A view towards the end of the game, KaiserReich lines at the bottom left, St-Julien at the top right. First, there is an obvious absence of St-Julien cavalry. These were sent packing earlier in the battle by the KaiserReich regulars after manoeuvring a bit too close while setting up for a charge.* Also absent is the mountain gun that Vidal brought on as a support choice. It can throw an impressive 10d6, even at long range, but it proved to be vulnerable to long-range skirmisher fire (a tad too vulnerable, as it retreated off the table and took 4 Force Morale points with it!).

*In Vidal's defence, the cavalry commander was on a separate quest of his own, separate from the objectives of the St-Julien force as a whole. He had recently fell into disfavour with El Duque and was trying desperately to clear his name. In SP2, Big Men can embark on their own mini-campaigns with their own objectives. In this case, to redeem his good name, this Big Man needed a trio of accomplishments: 1) lead a Force into Fisticuffs and win; 2) be wounded in battle, and; 3) kill an enemy leader in a duel. It was in quest of #1 that the St-Julien cavalry force was seen off by some disciplined KasierReich musketry.

A view from the other side at the same point in the battle. The game was all but over at this point as the St-Julien Force Morale had dropped to 2 (from a starting level of 11). Here can be seen the three 10-figure groups of St-Julien militia in brown coats, (looking suspiciously like Carlists) that Vidal finally got deployed together as one formation (not drawing the militia commander's chip for the first three turns kept them off-table and didn't help Vidal's attempts to attack). Even though they are militia, it would have been a tough nut for the KaiserReich regulars to crack, as the formation is so large and able to absorb kills and shock.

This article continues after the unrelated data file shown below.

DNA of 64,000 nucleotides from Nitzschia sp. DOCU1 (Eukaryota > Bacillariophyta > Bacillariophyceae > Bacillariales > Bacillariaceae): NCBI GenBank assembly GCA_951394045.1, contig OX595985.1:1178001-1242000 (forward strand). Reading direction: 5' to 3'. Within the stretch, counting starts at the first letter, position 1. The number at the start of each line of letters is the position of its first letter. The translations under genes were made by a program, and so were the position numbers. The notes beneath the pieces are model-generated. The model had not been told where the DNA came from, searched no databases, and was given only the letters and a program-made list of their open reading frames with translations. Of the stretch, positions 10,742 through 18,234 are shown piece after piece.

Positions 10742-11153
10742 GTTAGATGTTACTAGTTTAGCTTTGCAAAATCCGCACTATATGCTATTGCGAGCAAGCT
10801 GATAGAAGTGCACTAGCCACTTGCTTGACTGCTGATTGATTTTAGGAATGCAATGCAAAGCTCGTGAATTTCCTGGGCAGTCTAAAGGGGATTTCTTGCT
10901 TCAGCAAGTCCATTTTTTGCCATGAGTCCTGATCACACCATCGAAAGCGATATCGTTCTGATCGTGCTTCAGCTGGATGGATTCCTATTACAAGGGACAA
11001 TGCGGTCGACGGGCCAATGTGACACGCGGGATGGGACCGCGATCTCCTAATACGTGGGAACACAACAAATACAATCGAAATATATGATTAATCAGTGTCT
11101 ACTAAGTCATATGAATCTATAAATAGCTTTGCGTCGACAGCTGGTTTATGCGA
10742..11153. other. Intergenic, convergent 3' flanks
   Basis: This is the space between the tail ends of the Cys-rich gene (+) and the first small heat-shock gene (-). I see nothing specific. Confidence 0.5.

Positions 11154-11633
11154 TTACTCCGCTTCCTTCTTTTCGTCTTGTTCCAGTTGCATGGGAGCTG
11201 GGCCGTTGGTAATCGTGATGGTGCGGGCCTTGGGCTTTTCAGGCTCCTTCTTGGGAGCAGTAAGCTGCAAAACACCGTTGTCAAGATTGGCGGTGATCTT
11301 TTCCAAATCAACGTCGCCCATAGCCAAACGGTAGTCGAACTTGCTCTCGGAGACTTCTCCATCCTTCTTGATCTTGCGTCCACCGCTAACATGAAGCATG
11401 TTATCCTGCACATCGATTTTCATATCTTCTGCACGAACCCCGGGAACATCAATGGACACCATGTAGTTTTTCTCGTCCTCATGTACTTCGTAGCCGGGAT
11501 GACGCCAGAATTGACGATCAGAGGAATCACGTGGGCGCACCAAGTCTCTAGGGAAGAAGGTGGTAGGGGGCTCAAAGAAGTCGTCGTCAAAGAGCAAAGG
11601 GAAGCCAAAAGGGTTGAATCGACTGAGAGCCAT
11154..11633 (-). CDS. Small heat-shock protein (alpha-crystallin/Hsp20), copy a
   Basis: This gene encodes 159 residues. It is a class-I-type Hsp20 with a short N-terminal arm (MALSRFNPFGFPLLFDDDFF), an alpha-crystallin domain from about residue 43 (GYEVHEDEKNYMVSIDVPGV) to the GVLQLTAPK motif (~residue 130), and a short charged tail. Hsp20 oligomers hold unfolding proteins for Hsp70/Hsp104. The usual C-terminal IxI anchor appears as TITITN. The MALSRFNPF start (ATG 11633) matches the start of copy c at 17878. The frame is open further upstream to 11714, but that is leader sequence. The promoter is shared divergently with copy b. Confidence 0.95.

The game resulted in a victory for the forces of Das KaiserReich and proved a very successful first shot at the new edition of the rules. In campaign terms, this was a very small skirmish and will have very little impact on the larger picture but does add some interesting chrome (and current bragging rights to KaiserReich for first victory of the campaigning season of 1746!).

Some thoughts about the rules...

First off, a disclaimer: Vidal and I are both fanboys of TFL rules and all comments should be considered in that light.

The rules are all that we expected, a brilliant blending of the old Sharp Practice with some of the new Chain of Command ideas. Uppermost for me here are the basic force compositions and support choices, akin to the basic infantry platoon in CoC, and the use of Force Morale to track a force's desire to stick around. As with all TFL rules, the leaders (in this case, "Big Men") are the focal point of all action. A player is well-advised to remember that the action and zeal of his Big Men drive the activities of the units. Know who they are, know where they are, and know what they can do! With this in mind, the combat mechanics are simple (although not without nuance) and intuitive and follow the common TFL pattern. Simplicity here is key as it leaves a player's brain more time to think about the Big Men. These are perfect rules (as was the first edition) for tales of Derring-Do and Adventure. I foresee an number of encounters where plundered cattle are guarded against their erstwhile owners or the daring rescue of a Contessa from the clutches of  La Inquisición!

Things to remember...

When purchasing support units, think about your command structure and whether you have enough Big Men to support and command the additional units. If not, consider also purchasing another Big Man or two.

Getting cavalry into the right position to charge can take some considerable time and has to be planned with care.

Formations with the ability to deliver controlled volleys can throw out some serious firepower, especially if combined with the First Fire bonus and the Good Shots characteristic. Think then how much better when also incorporating a Crashing Volley. Yikes!